Perceived emotional intelligence and involvement in several kinds of bullying (pp. 169-181)

Paz Elipe1, Rosario Ortega2, Simon C. Hunter3, and Rosario del Rey4

1University of Jaen; 2University of Cordoba (Spain); 3University of Strathclyde (United King); 4University of Sevilla (Spain)


The emotional intelligence construct has been introduced in recent years to the field of educational psychology. However, only a few researches have examined this topic in relation to social relationship dynamics in school contexts. Some previous studies have shown that meta-mood about one’s own emotions, perceived emotional intelligence (PEI), can distinguish students involved in bullying from those not involved. Specifically, this study aims to look further into this issue by focusing on cyberbullying situations where bullying is mediated by the use of information and communication technologies. Participants were 5759 adolescent students from Andalucia (South of Spain). The results show that PEI can discriminate between the roles young people play in traditional bullying but not for cyberbullying. These results are discussed according to possible differences in emotional management across bullying and cyberbullying.



Resilient coping strategies and emotion regulation: predictors of life satisfaction (pp. 183-196)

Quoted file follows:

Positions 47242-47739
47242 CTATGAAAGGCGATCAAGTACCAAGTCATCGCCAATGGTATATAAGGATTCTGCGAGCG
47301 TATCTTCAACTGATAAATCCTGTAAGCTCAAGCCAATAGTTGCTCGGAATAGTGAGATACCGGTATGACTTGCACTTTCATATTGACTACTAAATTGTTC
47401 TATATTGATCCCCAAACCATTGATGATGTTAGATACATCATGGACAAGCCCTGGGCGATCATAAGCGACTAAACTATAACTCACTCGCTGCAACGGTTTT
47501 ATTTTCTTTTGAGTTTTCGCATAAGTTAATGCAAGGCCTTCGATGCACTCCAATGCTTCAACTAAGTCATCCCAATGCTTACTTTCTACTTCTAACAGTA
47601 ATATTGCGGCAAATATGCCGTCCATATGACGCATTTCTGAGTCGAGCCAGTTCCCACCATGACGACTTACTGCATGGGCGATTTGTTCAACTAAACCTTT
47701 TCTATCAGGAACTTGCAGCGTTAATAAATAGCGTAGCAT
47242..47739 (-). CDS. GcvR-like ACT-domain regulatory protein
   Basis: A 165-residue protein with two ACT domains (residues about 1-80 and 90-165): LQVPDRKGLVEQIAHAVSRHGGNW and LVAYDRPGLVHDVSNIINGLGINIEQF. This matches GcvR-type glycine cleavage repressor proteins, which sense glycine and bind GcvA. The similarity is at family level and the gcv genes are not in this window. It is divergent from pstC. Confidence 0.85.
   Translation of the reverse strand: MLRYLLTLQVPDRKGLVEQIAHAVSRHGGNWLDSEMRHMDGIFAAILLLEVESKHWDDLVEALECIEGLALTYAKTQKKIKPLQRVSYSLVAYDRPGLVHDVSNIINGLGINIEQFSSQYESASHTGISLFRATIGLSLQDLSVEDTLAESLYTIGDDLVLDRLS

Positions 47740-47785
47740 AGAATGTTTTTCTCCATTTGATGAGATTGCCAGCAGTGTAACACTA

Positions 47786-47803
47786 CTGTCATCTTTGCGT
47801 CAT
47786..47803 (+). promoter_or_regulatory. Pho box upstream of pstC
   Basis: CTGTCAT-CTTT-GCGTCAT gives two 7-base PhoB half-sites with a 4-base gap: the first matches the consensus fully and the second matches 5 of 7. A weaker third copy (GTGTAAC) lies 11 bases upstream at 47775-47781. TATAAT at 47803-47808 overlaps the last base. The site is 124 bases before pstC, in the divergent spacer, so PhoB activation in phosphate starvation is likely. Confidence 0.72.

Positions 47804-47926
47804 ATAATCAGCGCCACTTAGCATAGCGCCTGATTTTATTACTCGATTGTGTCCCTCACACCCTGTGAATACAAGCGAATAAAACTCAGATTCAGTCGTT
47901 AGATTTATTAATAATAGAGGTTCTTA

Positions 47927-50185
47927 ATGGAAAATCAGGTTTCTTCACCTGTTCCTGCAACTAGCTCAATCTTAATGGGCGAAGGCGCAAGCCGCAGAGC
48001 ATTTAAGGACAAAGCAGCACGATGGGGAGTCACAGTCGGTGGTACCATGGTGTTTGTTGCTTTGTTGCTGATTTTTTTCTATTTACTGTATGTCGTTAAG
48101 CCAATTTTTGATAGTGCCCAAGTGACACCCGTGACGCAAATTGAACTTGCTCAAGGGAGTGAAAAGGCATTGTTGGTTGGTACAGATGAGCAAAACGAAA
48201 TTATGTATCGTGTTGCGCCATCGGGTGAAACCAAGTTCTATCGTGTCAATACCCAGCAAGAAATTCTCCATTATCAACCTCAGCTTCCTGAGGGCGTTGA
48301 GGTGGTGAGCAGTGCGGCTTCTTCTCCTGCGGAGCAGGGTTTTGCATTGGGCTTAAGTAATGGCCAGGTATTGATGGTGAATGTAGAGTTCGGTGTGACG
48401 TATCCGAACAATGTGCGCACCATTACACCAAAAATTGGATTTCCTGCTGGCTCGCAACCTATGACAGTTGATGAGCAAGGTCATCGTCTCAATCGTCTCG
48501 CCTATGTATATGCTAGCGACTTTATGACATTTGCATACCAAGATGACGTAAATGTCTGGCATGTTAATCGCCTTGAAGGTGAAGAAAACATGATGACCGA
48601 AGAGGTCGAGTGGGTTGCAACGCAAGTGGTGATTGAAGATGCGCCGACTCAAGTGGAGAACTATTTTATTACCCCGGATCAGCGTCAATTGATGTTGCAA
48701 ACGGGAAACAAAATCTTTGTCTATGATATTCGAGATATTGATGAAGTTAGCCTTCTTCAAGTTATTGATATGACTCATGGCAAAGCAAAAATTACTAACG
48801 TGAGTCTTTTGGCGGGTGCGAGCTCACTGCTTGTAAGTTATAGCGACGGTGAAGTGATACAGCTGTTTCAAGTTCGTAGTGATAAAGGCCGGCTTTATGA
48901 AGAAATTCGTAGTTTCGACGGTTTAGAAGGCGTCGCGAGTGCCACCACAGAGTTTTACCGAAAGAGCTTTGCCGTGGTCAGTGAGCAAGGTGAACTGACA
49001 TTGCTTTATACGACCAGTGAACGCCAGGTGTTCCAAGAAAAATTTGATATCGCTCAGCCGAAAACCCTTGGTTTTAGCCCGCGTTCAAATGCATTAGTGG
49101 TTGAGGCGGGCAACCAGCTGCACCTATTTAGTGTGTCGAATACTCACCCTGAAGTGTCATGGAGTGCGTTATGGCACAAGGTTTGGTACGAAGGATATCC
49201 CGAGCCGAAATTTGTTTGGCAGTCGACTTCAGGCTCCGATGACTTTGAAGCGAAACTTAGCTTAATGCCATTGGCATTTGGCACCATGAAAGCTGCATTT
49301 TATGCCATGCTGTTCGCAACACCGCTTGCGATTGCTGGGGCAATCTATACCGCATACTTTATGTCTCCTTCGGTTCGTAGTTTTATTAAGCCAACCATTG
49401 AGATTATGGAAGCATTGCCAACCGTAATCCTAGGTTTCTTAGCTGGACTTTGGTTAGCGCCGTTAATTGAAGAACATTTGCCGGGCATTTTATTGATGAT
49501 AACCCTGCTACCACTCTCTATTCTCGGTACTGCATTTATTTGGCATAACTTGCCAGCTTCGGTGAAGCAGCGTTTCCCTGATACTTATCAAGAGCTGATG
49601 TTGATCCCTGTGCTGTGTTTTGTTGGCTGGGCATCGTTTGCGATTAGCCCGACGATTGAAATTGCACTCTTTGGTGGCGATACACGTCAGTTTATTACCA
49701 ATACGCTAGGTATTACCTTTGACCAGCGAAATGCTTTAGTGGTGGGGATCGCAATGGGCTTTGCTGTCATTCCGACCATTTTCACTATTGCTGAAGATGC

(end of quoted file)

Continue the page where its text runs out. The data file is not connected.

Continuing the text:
Joaquín T. Limonero1, Joaquín Tomás-Sábado2, Jordi Fernández-Castro1, Mª José Gómez-Romero3, and Amor Ardilla-Herrero2

1Autonoma University of Barcelona; 2Gimbernat Nursing School; 3Egarsat (Spain)


This study was designed with two objectives: (1) analyse the relationship between resilience (resilient coping strategies) and life satisfaction; and (2) examine whether this relationship is moderated or mediated by perceived emotion regulation. A sample of 254 undergraduate psychology students completed the Perceived Emotional Repair (REP) subscale of the Trait Meta Mood Scale (TMMS-24), the Brief Resilient Coping Scale (BRCS) and the Satisfaction with Life Scale (SWLS). The finding showed that people with high scores in BRCS had higher levels of REP and SWLS. Moreover, it was observed that those students who had both high levels of BRCS and REP had higher SWLS. Results revealed a positive correlation between BRCS scores, SWLS and REP. The results do not support the idea of a possible mediating and moderating effect of emotional regulation in the relationship found between resilience and life satisfaction. Implication of these results for life satisfaction and how people cope with adverse or stressful situations are discussed.



I feel sad, what can I do? Analyses of mood regulation strategies used by emotionally intelligent people (pp. 197-209)